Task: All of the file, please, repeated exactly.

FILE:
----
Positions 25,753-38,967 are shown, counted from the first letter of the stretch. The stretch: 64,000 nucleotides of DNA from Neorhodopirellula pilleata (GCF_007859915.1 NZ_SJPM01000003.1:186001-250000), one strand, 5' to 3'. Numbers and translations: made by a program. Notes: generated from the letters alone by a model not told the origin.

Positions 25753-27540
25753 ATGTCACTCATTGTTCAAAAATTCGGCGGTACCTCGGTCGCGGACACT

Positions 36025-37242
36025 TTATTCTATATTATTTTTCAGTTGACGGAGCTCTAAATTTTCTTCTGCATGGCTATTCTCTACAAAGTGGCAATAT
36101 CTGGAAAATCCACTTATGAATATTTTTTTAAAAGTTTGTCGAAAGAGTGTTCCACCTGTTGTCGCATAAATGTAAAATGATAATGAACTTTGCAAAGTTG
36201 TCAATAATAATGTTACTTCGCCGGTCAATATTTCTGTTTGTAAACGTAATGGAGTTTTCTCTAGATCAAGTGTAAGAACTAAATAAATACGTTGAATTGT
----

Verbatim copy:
Positions 25,753-38,967 are shown, counted from the first letter of the stretch. The stretch: 64,000 nucleotides of DNA from Neorhodopirellula pilleata (GCF_007859915.1 NZ_SJPM01000003.1:186001-250000), one strand, 5' to 3'. Numbers and translations: made by a program. Notes: generated from the letters alone by a model not told the origin.

Positions 25753-27540
25753 ATGTCACTCATTGTTCAAAAATTCGGCGGTACCTCGGTCGCGGACACT

Positions 36025-37242
36025 TTATTCTATATTATTTTTCAGTTGACGGAGCTCTAAATTTTCTTCTGCATGGCTATTCTCTACAAAGTGGCAATAT
36101 CTGGAAAATCCACTTATGAATATTTTTTTAAAAGTTTGTCGAAAGAGTGTTCCACCTGTTGTCGCATAAATGTAAAATGATAATGAACTTTGCAAAGTTG
36201 TCAATAATAATGTTACTTCGCCGGTCAATATTTCTGTTTGTAAACGTAATGGAGTTTTCTCTAGATCAAGTGTAAGAACTAAATAAATACGTTGAATTGT